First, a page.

The best thing about any art form is that it provides an outlet to get your thoughts and ideas into the open. But the rewards of art don’t stop with the creative process, for art is an expression of love that has a lasting effect. This effect is felt not just in the giving and receiving, but in the telling, the creating—and in the freedom to express one’s feelings.
To support and promote this mission we created O Street Museum Foundation, for everyone to share and collaborate, within. People are often afraid to approach art (and we use the word in the broadest form to include one of the greatest forms of art, scientific discovery) because they feel inadequate and inferior to the "artist" and/or artistic creation. But as raw music (the process the artist takes before it hits the air waves) demonstrates, art is the result of hard work and devotion to the process. An artist is a spiritual carpenter and a craftsman. Everyday he goes to work, to apply and create his work.
Located in the nation’s capitol, O Street Museum Foundation is located in a series of five interconnected town houses that includes over 100 rooms and 32 secret doors.
Designed in 1892 by Edward Clark, architect for the US Capitol two centuries ago, the buildings were interconnected and served as a home for himself, his brother James “Champ” Clark, Speaker of the House (during Teddy Roosevelt’s Presidency), and a third brother, known as "the artist." Additional plans to replace the side garden with an adjoining home for their sister never came to fruition, although the archway to her house was one brick away from “being there”.
Originally spanning three row houses (it now spans five), the residence was connected through the basement and main floor and contained separate sleeping quarters for each brother upstairs. As one of the last architects working on the U.S. Capitol between the 19th & 20th century, Clark incorporated left over tiles and wood from the Capitol into his new home — rich in detail, these items and detailed woodworking by August Grass (who also worked on the Heinrich Mansion) can still be found there today. A testament to the fine craftsmanship, it is believed to be the last, virtually intact, private residence of that period in Washington, D.C.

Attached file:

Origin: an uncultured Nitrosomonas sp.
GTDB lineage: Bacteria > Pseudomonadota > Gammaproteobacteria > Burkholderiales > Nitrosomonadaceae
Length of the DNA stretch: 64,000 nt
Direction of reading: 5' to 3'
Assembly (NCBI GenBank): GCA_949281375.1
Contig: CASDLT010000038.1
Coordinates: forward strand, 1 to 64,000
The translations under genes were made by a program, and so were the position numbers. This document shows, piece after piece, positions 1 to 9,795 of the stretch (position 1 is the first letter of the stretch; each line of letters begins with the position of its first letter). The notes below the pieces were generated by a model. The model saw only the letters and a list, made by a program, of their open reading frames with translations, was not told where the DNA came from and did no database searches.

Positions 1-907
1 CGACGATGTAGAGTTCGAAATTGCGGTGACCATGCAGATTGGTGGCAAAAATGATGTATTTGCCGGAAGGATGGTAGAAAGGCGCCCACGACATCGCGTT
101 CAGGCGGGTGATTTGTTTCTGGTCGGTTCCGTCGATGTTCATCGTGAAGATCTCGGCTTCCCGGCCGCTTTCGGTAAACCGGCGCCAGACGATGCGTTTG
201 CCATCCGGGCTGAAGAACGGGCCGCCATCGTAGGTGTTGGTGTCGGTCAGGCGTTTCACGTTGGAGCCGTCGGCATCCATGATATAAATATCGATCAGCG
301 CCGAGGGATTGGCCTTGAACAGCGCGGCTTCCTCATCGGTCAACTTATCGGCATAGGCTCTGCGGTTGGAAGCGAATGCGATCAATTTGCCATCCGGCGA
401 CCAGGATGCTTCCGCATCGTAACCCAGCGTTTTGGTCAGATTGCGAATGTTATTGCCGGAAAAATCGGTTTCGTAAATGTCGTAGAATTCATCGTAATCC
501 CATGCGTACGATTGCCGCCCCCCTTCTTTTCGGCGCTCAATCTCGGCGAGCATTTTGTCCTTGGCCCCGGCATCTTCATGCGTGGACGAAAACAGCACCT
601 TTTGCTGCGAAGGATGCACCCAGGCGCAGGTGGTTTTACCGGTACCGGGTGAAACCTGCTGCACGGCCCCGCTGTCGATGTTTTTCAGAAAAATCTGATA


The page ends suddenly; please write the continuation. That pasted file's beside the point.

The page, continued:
In the 1930's the home was converted into three separate rooming houses for FBI Director J. Edgar Hoover's G-men.
In the 1960's, the student leaders of the protest movement lived at 2020 O Street which is now O Street Museum Foundation. Norman Mailer wrote about them -- and the house -- in his book "Armies of the Night".
On February 14, 1980 the property was purchased by H.H. Leonards, with the intent to restore its original character by reconnecting the row houses. In 1985, nearly a century after its original construction, she transformed the garden site into a unique five-story companion annex - completing the Clarks' dream.
In the spring of 1999, Jay Bothwell— architect and neighbor of The Mansion— donated marble pieces from the Washington Monument construction project that was going on at that time. These pieces are in the back of The Mansion.
Today, the property consists of more than 100 rooms of varying architectural, artistic and design periods, from the Victorian Age to the Art Deco/Avant Garde. Highlights include hand painted ceilings (so you look up, and out of your Self), original Tiffany stained glass windows, a two-story Log Cabin and the secluded Art Deco penthouse with private elevator.
* re-use of the text of this page is permitted under the Creative Commons Attribution-ShareAlike License
(CC-BY-SA), version 3.0.